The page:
Analytics, when spoken, is a word that can divide a room of people. It will intrigue some and send others mentally and emotionally somewhere else believing that it is “someone else’s” responsibility or simply unethical and irresponsible.

Every person interested in engaging others in meaningful conversations should pay attention to analytics.

  • Analytics and conversations share the same goal … Engagement.

  • Analytics and conversations measure the same thing … Behavior.

  • Analytics and conversations uncover the same truth … Validate or challenge our assumptions.

Every communicator wants to make the most of the opportunities he or she is presented with. But too often our game plan is based on a whim, grounded in the success of others, and left to intuition. As is often said, “Hope is not a strategy.”

Conversations are fragile, dynamic, and always evolving. 

The idea that once we gain the attention of others we’ll always have their attention is a dangerous assumption to make. Digital communication channels offer message-makers the chance to “listen” to their audience by monitoring this group’s actions and behavior. It’s really what marketing is all about.

We must never stop studying our target audience and the nuances of each segment.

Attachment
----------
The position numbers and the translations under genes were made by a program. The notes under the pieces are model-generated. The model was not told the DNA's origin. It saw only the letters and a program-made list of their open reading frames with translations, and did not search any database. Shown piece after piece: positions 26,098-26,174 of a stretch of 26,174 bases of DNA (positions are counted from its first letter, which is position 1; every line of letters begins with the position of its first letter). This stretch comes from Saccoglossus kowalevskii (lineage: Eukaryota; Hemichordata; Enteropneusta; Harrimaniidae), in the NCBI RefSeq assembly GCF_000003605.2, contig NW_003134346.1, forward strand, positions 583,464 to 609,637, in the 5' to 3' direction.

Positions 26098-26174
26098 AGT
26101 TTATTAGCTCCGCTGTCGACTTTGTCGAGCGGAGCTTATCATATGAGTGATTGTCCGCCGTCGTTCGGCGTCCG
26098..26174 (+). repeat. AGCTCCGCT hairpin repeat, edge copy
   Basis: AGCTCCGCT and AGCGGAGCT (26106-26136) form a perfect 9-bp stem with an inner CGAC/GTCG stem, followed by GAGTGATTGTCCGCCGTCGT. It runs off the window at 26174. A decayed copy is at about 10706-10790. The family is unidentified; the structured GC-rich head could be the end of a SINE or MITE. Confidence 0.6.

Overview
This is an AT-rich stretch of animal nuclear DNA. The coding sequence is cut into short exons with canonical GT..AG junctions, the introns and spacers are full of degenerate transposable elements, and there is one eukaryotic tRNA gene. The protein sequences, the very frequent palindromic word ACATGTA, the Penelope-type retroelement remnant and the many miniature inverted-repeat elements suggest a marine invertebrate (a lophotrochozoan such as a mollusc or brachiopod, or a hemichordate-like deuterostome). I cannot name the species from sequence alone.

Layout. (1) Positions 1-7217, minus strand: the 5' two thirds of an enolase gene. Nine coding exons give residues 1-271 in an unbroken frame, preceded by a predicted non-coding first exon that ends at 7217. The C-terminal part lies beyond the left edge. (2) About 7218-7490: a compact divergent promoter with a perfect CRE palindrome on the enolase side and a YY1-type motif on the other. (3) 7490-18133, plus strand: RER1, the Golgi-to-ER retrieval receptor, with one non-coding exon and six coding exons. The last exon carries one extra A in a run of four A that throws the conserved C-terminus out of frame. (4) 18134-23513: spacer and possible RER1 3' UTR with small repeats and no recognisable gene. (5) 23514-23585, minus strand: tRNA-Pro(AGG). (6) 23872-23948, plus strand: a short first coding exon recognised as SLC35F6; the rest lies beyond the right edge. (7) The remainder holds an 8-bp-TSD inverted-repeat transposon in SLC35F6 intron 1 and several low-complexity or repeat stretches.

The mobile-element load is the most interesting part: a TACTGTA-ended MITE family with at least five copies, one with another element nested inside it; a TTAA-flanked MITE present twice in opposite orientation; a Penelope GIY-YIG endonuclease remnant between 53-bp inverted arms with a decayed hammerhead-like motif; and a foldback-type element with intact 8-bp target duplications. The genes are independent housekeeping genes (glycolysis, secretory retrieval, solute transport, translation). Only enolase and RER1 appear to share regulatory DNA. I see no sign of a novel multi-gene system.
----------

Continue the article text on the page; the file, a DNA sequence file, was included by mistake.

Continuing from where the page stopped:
The temptation, though, is to possess too much confidence in our knowledge of our audience that we presume upon them our interests, preferences, and questions. I’m consistently surprised at which blog posts, articles, and other work people most connect with. I can never be so sure about the direction I’m headed that I fail to verify if my audience is coming with me.

How to start using analytics

  • Begin with what you have. Many content management systems have a basic set of analytical tools already built in. Start there.

  • Ask questions you can’t easily answer. The pursuit of every piece of measurable data should begin with a question you need answered.

  • Review the information regularly. Be ready to make changes or adjustments if necessary.

Data is useless if ignored.

And we can’t afford to ignore the signals our target audience is sending us through how they chose to—or not to—engage with our brand, content, and events. Our desire to connect, engage, and move people to some type of measurable action should override any inhibitions we might have about measuring data, validating our assumptions, and making course corrections when necessary.

How are you using analytics to ensure you’re engaged in meaningful conversations with your target audience?

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